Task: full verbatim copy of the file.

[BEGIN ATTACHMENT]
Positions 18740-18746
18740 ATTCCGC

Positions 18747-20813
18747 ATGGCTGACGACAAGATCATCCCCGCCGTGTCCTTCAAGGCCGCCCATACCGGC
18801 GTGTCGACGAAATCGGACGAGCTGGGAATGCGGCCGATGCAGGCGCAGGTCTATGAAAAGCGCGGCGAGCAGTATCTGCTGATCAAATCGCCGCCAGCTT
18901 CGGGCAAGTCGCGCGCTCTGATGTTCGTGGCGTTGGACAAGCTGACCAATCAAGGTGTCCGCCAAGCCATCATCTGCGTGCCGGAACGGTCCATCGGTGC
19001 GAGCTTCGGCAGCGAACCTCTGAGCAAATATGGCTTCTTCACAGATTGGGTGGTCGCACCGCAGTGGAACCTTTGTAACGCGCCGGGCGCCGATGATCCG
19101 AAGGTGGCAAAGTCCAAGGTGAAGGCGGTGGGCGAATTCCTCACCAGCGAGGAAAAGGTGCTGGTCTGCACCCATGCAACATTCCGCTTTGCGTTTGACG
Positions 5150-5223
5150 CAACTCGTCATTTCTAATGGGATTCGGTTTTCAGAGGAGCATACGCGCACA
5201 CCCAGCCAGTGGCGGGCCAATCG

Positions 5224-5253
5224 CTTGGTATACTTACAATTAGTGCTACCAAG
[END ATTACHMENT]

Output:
Positions 18740-18746
18740 ATTCCGC

Positions 18747-20813
18747 ATGGCTGACGACAAGATCATCCCCGCCGTGTCCTTCAAGGCCGCCCATACCGGC
18801 GTGTCGACGAAATCGGACGAGCTGGGAATGCGGCCGATGCAGGCGCAGGTCTATGAAAAGCGCGGCGAGCAGTATCTGCTGATCAAATCGCCGCCAGCTT
18901 CGGGCAAGTCGCGCGCTCTGATGTTCGTGGCGTTGGACAAGCTGACCAATCAAGGTGTCCGCCAAGCCATCATCTGCGTGCCGGAACGGTCCATCGGTGC
19001 GAGCTTCGGCAGCGAACCTCTGAGCAAATATGGCTTCTTCACAGATTGGGTGGTCGCACCGCAGTGGAACCTTTGTAACGCGCCGGGCGCCGATGATCCG
19101 AAGGTGGCAAAGTCCAAGGTGAAGGCGGTGGGCGAATTCCTCACCAGCGAGGAAAAGGTGCTGGTCTGCACCCATGCAACATTCCGCTTTGCGTTTGACG
Positions 5150-5223
5150 CAACTCGTCATTTCTAATGGGATTCGGTTTTCAGAGGAGCATACGCGCACA
5201 CCCAGCCAGTGGCGGGCCAATCG

Positions 5224-5253
5224 CTTGGTATACTTACAATTAGTGCTACCAAG